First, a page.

Valerie Berg Rice, Ph.D., MHA, MS, OTR, CPE, FAOTA

Class 1982-1984

BA, Salve Regina College, Newport, RI, 1975
MS, Univ. Puget Sound, Tacoma, WA, 1977
MHA, Baylor Univ., Waco, TX, 1984
Ph.D., Virginia Polytech & State Univ., Blacksburg, VA, 1990

Certified professional ergonomist
Fellow, American Occupational Therapy Association

Director, Army Research Lab Human Research & Engineering Direct., Acad. Health Sciences, Ft. Sam Houston, TX, 2003 to present
Chief, Op. Aegis Injury Control, Acad. Health Sciences, Ft. Sam Houston, TX, 2001-02
Chief, Occup. Ther. Br., AMEDD Center & School, Ft. Sam Houston, TX, 1996-2001
Chief, Mil. Perf. & Neuro. Div., USARIEM Natick, Natick, MA, 1995-96
Res. Occup. Ther., USARIEM Natick, Natick, MA, 1990-95
Chief. Occup. Ther., Frankfurt AMC, Frankfurt, Germany, 1984-90
Resident, Landstuhl AMC, Landstuhl, Germany, 1983-84


Colonel Valerie Rice serves at the United States Army Medical Department Center and School, located at Fort Sam Houston in San Antonio, Texas. She entered the Army in 1977 and continued her education while on active duty. She completed a Master's degree in Occupational Therapy at the University of Puget Sound in 1978 and a Master's in Health Care Administration from Baylor University in 1984. In 1990 she earned a Ph.D. in Industrial Engineering and Operations Research (with Human Factors option) from Virginia Polytech and State University.

Col. Rice became aware of the field of ergonomics through her undergraduate college roommate, as they corresponded about their "first jobs." She reflects: "Occupational therapists (OTs) intervene to help people from childhood to old age. They help people who have been injured, experienced an illness, or have any other intervening factors that keep them from being able to assume their life roles to their fullest ability. This suggests that OTs help people learn to do the physical, cognitive, and emotional tasks/functions to be able to assume their roles as workers, family members, friends, etc. I realized that as occupational therapists, we were returning people to their work, home, and leisure lives and we didn't study ergonomics 'the study of work.' It seemed to me that connection made a lot of sense, so I endeavored to find a way to attain this type of education."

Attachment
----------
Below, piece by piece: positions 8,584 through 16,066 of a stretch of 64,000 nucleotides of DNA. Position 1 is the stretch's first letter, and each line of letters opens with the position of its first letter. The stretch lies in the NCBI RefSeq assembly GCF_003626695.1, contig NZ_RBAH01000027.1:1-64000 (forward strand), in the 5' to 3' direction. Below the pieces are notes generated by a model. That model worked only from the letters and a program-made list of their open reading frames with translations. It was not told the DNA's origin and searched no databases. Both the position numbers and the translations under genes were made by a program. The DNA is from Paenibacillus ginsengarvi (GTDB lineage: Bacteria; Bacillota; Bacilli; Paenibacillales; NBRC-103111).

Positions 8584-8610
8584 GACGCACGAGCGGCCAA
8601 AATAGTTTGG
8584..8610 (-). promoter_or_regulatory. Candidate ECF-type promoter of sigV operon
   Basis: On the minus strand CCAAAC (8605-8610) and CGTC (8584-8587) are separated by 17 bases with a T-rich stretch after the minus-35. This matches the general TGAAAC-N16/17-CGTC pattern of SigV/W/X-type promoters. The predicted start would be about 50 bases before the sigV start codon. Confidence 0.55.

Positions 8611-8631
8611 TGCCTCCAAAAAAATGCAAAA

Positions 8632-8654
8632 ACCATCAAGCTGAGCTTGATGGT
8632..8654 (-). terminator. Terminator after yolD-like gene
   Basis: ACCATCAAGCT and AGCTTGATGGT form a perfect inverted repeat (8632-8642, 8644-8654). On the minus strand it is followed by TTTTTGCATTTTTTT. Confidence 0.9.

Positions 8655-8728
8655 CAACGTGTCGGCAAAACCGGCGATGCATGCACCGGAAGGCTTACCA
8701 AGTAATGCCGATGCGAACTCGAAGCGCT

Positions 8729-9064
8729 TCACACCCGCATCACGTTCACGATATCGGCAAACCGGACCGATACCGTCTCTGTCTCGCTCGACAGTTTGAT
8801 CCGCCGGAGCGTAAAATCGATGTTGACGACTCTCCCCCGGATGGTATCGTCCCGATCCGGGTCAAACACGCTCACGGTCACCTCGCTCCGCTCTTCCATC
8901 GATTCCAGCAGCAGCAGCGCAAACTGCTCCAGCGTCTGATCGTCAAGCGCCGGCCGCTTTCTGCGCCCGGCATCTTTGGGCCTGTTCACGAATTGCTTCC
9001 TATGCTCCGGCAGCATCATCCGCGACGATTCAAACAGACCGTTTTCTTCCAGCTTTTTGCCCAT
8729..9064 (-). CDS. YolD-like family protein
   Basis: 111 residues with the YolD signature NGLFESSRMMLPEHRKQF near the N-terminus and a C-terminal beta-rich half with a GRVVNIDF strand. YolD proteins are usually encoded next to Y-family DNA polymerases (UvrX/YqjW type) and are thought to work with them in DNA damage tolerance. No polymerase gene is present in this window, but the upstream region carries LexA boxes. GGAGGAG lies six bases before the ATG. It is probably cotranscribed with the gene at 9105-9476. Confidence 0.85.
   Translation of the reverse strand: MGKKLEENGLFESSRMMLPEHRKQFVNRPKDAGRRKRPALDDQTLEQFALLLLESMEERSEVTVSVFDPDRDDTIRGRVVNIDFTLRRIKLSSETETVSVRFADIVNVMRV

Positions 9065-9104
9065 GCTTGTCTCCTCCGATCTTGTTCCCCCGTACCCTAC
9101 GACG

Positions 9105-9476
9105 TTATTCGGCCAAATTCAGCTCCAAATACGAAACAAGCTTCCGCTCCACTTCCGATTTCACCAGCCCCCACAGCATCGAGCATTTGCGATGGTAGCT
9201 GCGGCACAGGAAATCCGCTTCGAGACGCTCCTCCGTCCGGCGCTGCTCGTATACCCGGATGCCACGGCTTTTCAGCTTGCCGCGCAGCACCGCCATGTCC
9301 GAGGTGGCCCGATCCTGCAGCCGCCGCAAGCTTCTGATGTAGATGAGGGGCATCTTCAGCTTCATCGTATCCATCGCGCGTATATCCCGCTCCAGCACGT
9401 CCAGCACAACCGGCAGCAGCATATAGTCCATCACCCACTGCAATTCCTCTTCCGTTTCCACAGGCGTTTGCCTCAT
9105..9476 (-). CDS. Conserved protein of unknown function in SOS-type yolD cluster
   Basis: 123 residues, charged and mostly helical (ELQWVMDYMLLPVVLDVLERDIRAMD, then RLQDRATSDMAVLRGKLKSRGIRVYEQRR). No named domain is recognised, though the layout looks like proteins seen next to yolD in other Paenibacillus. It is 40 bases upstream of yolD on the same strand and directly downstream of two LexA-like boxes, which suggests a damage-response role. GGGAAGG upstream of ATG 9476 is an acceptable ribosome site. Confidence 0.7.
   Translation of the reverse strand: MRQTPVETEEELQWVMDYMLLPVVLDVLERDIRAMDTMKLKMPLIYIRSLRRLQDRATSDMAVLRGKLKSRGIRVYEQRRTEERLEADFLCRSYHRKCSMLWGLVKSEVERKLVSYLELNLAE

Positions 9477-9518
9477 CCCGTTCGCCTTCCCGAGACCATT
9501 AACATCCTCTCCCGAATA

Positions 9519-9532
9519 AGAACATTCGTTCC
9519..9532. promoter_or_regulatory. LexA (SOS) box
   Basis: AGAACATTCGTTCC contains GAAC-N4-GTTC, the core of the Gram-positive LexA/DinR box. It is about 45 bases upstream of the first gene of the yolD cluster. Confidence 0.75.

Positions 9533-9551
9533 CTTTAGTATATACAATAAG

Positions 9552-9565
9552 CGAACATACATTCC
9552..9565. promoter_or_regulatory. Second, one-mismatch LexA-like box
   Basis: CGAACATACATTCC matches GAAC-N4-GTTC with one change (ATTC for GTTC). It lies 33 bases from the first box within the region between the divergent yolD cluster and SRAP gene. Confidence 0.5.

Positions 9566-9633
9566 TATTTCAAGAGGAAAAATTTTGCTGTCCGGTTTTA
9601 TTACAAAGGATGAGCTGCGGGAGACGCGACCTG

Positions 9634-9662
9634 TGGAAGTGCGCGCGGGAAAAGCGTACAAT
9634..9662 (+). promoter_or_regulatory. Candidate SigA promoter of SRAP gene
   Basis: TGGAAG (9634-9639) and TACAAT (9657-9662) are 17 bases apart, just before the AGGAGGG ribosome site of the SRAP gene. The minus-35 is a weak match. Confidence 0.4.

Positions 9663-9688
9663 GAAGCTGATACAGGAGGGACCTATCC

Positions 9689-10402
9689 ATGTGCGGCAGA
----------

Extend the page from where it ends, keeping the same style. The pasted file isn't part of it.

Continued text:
As an individual who does not take theories, including those in rehabilitation and patient treatment, as facts, Col. Rice found, "Many of the patient treatment methodologies I was using in the clinic were based on sound neurological and behavioral theories, but no one could prove to me that they worked. Little or no research results were available."

The scarcity of research results about medical care and about preventing injuries motivated her to seek a research-based degree and to conduct research herself.

"Therefore, I wanted to receive enough education to be able to do the research necessary to prevent injuries, and to show that treatment methodologies were or were not effective."

There is no doubt that Col. Rice would recommend human factors/ergonomics as a career, "to anyone who wants to make a difference."

She states, "I frequently encourage others to enter the field and focus on the areas that mean the most to them. There is such versatility in human factors/ergonomics that most people can find a portion that interests them. I do note that it is a research based field, and anyone who is interested should become comfortable with statistics. Since many folks who ask me about the field are already health care professionals, I also emphasize that it is not a patient treatment field. If they love helping people one-on-one, they will not get the same level of satisfaction they do from rehabilitation, counseling, or health care. If, on the other hand, they have a logical mind/ approach and they like answering questions in an applied manner, and they think they'd like 'making the world user friendly'...then they should consider a career in human factors/ ergonomics."

Col. Rice is currently involved with a variety of ergonomic projects. These include: * Being a project consultant to demonstrate the effectiveness (or non-effectiveness) of ergonomic assessment and intervention within field military applications. * Writing research results on lifting and on decision-making in acceptability of loads. * Directing the initial stages of research on an intervention project with hospital based laboratory workers and plans to begin a second project on imaging of cumulative trauma injuries.

Col. Rice has recently edited a new book, titled Ergonomics in Health Care and Rehabilitation. Col. Rice is also the current President of the Directors of the Board of Certification in Professional Ergonomics (BCPE), establishing certification standards for ergonomics and human factors professionals.